Hey guys, good news! The microbeads in your face wash are poison! Oh, wait, that’s terrible news, never mind.
You might have heard that Illinois banned microbeads from cosmetics and cleansers last week, and New York and California are right on our heels. It turns out – in an extraordinarily logical turn that really we should’ve seen coming a long time ago – that the tiny little plastic beads in your face wash are getting into the water supply, polluting arctic ice, and killing fish. There’s a different kind of microbead that’s being developed that isn’t so bad for the environment (it’s called PHA), but really, can we just take a minute and think about whether or not any kind of microbead is really necessary? (Spoiler alert: it’s not.) Keep reading »
When American journalist Esther Honig sent her un-retouched photo to over 40 Photoshop artists around the world, she received a vastly different virtual makeover from each. “With a cost ranging from five to thirty dollars, and the hope that each designer will pull from their personal and cultural constructs of beauty to enhance my unaltered image, all I request is that they ‘make me beautiful’,” Honig writes on her website.
Each designer did make her beautiful — by their own nation’s standards, which illuminated just how different each culture’s version of female attractiveness is. Honig’s project, called “Before & After,” was inspired by the many freelancers offering Photoshop skills that she came across on Fiverr. Some of her photos were sent to experts, others to amateurs [Uh, ya think? -- Amelia], but each came back with an enlightening lesson about how we define beauty — and no two cultures’ images were exactly alike. Even though she expected to see drastic results, Honig herself was still unprepared for the shock she felt at seeing some of the retouched photos. Keep reading »
My best friend has been on a bit of a homesteading, make-everything-yourself kick lately. Every time I call her and ask what she’s doing, she replies with, “Oh, just whipping up a fresh batch of nut butter!” or “Melting some coconut oil to make my own deodorant. Want me to make some for you?” So when she came to visit a few weeks ago and said, “Let’s make our own makeup,” I was like, “Umm…yes please!” We put on some music, looked up some DIY makeup recipes, and in less than an hour, we’d both mixed up a batch of our very own powder foundation, using ingredients I already had in my kitchen. Now I’m addicted to DIY makeup, and excited to try to make my own blush and bronzer next. Here are 7 reasons why I’d encourage you to give DIY makeup a try:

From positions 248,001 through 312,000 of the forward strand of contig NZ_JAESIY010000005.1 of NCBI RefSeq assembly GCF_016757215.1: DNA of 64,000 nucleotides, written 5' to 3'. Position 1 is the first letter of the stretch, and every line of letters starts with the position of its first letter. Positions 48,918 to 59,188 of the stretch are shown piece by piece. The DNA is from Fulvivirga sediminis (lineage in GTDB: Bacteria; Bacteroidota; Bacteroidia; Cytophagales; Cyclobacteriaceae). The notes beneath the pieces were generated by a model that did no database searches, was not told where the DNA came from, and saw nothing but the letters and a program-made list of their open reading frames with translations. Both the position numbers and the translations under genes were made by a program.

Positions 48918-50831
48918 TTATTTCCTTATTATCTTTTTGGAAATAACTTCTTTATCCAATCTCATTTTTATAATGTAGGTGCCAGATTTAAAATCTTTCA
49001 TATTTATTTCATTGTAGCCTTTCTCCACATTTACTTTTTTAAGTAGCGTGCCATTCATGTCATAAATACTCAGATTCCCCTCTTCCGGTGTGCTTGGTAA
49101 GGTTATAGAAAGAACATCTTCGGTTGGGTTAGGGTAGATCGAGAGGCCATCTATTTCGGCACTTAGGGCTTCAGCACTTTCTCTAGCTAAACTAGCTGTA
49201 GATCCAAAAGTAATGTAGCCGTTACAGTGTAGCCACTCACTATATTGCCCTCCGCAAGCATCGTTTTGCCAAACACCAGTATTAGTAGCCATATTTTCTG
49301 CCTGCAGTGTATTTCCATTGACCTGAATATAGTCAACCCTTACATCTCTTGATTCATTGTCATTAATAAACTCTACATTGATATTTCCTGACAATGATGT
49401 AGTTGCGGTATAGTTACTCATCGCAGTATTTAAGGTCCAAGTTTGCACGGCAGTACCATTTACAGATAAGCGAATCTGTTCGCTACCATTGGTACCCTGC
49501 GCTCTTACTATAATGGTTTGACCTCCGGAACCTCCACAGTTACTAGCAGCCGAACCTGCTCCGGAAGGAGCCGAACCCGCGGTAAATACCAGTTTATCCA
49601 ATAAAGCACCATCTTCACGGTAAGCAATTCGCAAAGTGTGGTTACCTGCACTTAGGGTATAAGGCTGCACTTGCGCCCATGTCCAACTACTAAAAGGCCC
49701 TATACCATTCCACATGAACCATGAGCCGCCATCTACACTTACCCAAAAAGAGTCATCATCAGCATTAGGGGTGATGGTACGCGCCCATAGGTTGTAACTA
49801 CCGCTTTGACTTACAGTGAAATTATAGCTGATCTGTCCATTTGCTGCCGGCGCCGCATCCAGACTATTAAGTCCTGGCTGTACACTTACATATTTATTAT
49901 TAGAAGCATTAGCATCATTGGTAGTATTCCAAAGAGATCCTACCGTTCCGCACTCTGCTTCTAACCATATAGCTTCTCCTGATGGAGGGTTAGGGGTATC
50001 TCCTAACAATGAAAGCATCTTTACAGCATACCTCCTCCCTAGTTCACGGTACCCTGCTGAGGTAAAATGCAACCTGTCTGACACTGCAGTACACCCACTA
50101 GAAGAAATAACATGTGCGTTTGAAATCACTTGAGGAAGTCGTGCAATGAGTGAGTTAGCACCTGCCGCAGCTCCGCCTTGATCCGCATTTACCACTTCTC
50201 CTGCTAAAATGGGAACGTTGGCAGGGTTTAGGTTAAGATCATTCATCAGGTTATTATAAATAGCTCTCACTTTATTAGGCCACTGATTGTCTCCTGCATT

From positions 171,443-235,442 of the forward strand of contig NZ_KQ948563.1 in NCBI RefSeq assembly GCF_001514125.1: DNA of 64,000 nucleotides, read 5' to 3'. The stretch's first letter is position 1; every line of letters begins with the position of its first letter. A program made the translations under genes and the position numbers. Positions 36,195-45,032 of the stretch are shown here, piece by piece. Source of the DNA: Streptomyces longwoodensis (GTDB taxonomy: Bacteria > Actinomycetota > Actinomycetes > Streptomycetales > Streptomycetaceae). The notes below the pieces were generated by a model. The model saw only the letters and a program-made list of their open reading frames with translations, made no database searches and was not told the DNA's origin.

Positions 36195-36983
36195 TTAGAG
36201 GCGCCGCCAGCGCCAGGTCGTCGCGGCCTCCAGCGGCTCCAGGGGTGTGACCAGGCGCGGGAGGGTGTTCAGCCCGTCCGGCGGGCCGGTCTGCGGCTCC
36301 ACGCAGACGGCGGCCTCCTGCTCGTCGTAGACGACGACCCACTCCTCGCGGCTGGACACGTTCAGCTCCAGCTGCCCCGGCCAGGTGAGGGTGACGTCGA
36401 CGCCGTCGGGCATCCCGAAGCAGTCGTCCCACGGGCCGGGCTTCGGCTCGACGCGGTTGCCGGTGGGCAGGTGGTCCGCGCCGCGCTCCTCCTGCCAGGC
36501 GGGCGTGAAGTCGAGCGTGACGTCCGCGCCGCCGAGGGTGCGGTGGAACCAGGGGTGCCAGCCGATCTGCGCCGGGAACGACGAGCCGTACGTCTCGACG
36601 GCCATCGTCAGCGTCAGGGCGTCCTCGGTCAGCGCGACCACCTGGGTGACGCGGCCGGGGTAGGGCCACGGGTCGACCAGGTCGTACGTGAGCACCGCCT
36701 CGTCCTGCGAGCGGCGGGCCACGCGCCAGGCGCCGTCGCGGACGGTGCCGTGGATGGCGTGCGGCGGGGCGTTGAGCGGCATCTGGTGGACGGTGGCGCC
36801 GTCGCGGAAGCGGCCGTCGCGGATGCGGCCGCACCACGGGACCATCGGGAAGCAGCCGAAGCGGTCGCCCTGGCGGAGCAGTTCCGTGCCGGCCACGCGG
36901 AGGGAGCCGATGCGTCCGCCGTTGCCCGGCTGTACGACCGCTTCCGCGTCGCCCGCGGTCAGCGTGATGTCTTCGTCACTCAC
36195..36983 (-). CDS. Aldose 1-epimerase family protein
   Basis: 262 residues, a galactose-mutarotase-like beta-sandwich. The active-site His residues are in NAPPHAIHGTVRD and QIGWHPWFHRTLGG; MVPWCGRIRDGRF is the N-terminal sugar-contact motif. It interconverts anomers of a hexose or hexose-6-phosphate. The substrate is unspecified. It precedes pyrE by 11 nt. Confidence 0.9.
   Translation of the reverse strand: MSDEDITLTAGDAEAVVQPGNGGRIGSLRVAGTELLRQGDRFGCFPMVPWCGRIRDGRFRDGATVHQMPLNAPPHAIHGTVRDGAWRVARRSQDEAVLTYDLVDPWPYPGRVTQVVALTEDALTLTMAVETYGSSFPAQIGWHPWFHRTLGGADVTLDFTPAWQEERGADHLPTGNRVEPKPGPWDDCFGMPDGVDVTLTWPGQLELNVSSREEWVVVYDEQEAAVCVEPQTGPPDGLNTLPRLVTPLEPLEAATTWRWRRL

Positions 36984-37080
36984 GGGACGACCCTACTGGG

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I love my long hair, but I don’t love when it hangs against my face like limp noodles during the humid, summer months. After a quick, much-needed trim, Kelly, a Master Stylist from Hairroin Salon, decided to style my long locks into a french-to-fishtail deconstructed braid to keep me cool and looking chic. She started out by French braiding my hair behind one ear and sweeping the braid to the opposite end of my head, where she finished with a messy, off-center fishtail braid. To hide the elastic holding my braid together, she wrapped small pieces of my hair around the band and used bobby pins to secure it, giving me a pretty, effortless look. In a nutshell, I loved my hair and want her to be my new best friend.
I have never seen the point in a trim. If I am going to get my hair cut, I want a whole new look. Usually, I chop and donate 12 inches of hair and then give it a year to grow out. It may sound a little dramatic, but there is very little curly haircut inspiration out there. After much consideration, I decided to ditch the angled lob and embrace layers. Thanks to Hairroin Salon’s senior stylist Kate, I woke up this morning looking flawless!
It’s weird, how we gender inanimate objects, isn’t it? I always felt like masculinity got all the good stuff — ties and tie bars, motorcycle boots, cufflinks, cars, fountain pens, leather chairs, horses, weapons, tools, whiskey, loafers, barware. I mean sure, I enjoyed my dress-up costumes, makeup, kitchen tools, and art supplies, but it all just lacks a certain ruggedness.
I started to get really fed up with the whole concept of “this is for boys, that’s for girls,” though, when I got to thinking about my razor a few years ago. I’ve been conditioned to shave my legs and armpits every gall-derned day of my life. Most of the guys I know shave their faces once maybe every two or three days. And yet ladies do not exactly get the cream of the shaving-supply crop: We get frilly, oil-infused, pink, plastic razors with five poorly-made, cheap-quality blades that cost $3 per cartridge on average, and that’s pretty much the one and only option we’re presented. Razors are supposed to last for about 10 days, so we’re talking about Gillette wanting you to fork over $100 a year for the privilege of using their cheap plastic cartridges. Keep reading »